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[CHAP. XVI.
PERU.

is not always produced by a luxuriant vegetation with an ardent climate: for many parts of Brazil, even where there are marshes and a rank vegetation, are much more healthy than this sterile coast of Peru. The densest forests in a temperate climate, as in Chiloe, do not seem in the slightest degree to affect the healthy condition of the atmosphere.

The island of St. Jago, at the Cape de Verds, offers another strongly-marked instance of a country, which any one would have expected to find most healthy, being very much the contrary. I have described the bare and open plains as supporting, during a few weeks after the rainy season, a thin vegetation, which directly withers away and dries up: at this period the air appears to become quite poisonous; both natives and foreigners often being affected with violent fevers. On the other hand, the Galapagos Archipelago, in the Pacific, with a similar soil, and periodically subject to the same process of vegetation, is perfectly healthy. Humboldt has observed, that, "under the torrid zone, the smallest marshes are the most dangerous, being surrounded, as at Vera Cruz and Carthagena, with an arid and sandy soil, which raises the temperature of the ambient air."[1] On the coast of Peru, however, the temperature is not hot to any excessive degree; and perhaps in consequence, the intermittent fevers are not of the most malignant order. In all unhealthy countries the greatest risk is run by sleeping on shore. Is this owing to the state of the body during sleep, or to a greater abundance of miasma at such times? It appears certain that those who stay on board a vessel, though anchored at only a short distance from the coast, generally suffer less than those actually on shore. On the other hand, I have heard of one remarkable case where a fever broke out among the crew of a man-of-war some hundred miles off the coast of Africa, and at the very same time that one of those fearful periods[2] of death commenced at Sierra Leone. No State in South America, since the declaration of independence, has suffered more from anarchy than Peru. At the time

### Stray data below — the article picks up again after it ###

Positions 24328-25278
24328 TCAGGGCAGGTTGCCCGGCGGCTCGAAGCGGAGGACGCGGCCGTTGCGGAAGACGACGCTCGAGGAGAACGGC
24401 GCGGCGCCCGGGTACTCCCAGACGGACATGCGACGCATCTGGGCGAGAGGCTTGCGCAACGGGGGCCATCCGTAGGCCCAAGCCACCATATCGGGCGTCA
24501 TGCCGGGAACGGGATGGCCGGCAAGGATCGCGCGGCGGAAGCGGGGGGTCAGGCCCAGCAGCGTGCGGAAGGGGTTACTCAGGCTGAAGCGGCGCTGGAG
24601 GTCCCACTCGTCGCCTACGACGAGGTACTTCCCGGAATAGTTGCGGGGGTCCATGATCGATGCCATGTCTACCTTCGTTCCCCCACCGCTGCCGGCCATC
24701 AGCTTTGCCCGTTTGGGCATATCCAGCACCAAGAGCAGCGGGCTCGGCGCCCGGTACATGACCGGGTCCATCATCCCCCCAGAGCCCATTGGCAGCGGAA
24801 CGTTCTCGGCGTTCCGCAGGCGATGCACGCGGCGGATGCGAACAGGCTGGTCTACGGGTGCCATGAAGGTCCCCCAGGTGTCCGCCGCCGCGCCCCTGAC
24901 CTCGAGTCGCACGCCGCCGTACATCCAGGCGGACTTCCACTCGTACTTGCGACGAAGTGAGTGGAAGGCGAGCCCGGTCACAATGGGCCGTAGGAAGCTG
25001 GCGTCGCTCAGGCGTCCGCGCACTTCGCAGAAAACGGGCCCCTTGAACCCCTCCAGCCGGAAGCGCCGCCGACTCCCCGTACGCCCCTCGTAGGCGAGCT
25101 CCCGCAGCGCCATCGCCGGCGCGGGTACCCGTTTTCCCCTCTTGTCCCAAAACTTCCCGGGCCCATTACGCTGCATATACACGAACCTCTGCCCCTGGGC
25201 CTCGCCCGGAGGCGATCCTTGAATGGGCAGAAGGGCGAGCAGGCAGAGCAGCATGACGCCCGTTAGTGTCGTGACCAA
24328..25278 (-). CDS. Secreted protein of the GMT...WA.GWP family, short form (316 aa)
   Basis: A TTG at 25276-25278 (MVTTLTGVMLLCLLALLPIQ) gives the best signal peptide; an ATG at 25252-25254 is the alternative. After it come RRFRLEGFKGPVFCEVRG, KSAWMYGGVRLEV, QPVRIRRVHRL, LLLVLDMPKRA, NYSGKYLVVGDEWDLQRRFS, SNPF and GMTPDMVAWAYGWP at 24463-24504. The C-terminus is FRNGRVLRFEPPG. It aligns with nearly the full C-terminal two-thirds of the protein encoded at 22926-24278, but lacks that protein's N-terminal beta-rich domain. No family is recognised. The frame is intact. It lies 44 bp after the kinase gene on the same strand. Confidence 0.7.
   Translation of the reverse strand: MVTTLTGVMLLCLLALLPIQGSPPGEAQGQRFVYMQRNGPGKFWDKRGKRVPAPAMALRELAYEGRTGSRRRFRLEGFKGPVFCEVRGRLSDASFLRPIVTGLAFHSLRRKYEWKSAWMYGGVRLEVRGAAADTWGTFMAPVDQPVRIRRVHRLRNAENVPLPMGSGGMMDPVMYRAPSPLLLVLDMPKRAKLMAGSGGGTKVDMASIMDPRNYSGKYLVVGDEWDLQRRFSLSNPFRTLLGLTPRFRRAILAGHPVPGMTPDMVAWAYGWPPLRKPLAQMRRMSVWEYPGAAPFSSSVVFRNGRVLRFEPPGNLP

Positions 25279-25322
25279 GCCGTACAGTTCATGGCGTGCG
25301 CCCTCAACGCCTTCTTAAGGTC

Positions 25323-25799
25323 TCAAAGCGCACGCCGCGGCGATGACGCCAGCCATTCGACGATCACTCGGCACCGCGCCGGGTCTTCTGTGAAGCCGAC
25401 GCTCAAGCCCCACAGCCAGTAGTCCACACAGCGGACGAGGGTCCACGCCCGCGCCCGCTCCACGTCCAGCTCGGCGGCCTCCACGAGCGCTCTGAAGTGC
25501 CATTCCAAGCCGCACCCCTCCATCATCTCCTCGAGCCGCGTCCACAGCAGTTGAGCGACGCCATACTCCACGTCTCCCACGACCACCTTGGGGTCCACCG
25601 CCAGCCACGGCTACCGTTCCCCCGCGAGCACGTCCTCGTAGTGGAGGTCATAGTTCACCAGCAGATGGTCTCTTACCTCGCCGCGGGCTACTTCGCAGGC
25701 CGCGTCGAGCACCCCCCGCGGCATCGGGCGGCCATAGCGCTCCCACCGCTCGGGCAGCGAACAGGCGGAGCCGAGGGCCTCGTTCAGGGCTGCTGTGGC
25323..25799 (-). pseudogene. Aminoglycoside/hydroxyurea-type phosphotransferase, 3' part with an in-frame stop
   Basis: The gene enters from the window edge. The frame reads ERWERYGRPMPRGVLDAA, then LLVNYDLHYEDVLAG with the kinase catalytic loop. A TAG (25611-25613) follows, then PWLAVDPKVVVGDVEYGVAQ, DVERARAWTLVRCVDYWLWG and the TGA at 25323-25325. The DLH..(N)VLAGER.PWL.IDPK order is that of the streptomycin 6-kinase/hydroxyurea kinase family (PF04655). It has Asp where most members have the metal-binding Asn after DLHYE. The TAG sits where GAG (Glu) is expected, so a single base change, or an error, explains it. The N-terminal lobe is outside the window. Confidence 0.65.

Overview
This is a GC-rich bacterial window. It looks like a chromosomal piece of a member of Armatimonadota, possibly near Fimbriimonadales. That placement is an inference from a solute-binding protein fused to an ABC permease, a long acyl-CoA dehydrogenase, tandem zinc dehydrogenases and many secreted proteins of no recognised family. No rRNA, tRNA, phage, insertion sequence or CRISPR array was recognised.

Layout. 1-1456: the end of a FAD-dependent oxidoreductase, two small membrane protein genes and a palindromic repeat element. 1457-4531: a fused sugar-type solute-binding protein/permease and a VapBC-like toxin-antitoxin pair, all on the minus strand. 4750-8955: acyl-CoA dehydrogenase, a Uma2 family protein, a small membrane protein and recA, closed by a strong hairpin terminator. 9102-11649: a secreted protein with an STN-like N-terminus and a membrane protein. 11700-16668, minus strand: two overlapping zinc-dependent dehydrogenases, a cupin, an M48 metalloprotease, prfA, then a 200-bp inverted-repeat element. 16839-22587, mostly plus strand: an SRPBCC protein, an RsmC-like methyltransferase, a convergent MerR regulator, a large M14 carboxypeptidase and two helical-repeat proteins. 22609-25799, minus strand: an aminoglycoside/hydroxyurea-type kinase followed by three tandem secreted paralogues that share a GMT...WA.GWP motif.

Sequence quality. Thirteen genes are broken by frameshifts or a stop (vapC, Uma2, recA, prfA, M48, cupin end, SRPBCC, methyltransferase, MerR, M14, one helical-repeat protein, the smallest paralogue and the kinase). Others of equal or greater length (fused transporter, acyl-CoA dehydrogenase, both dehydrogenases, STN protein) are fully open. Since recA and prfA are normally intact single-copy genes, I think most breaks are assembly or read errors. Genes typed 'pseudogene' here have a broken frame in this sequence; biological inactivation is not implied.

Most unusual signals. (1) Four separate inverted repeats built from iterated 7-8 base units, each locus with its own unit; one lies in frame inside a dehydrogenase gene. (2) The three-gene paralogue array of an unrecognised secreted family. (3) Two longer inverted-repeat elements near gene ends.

1. Political Essay on the Kingdom of New Spain, vol. iv. p. 199.
  2. A similar interesting case is recorded in the Madras Medical Quart. Journ., 1839, p. 340. Dr. Ferguson, in his admirable Paper (see 9th vol. of Edinburgh Royal Trans.), shows clearly that the poison is generated in the drying process; and hence that dry hot countries are often the most unhealthy.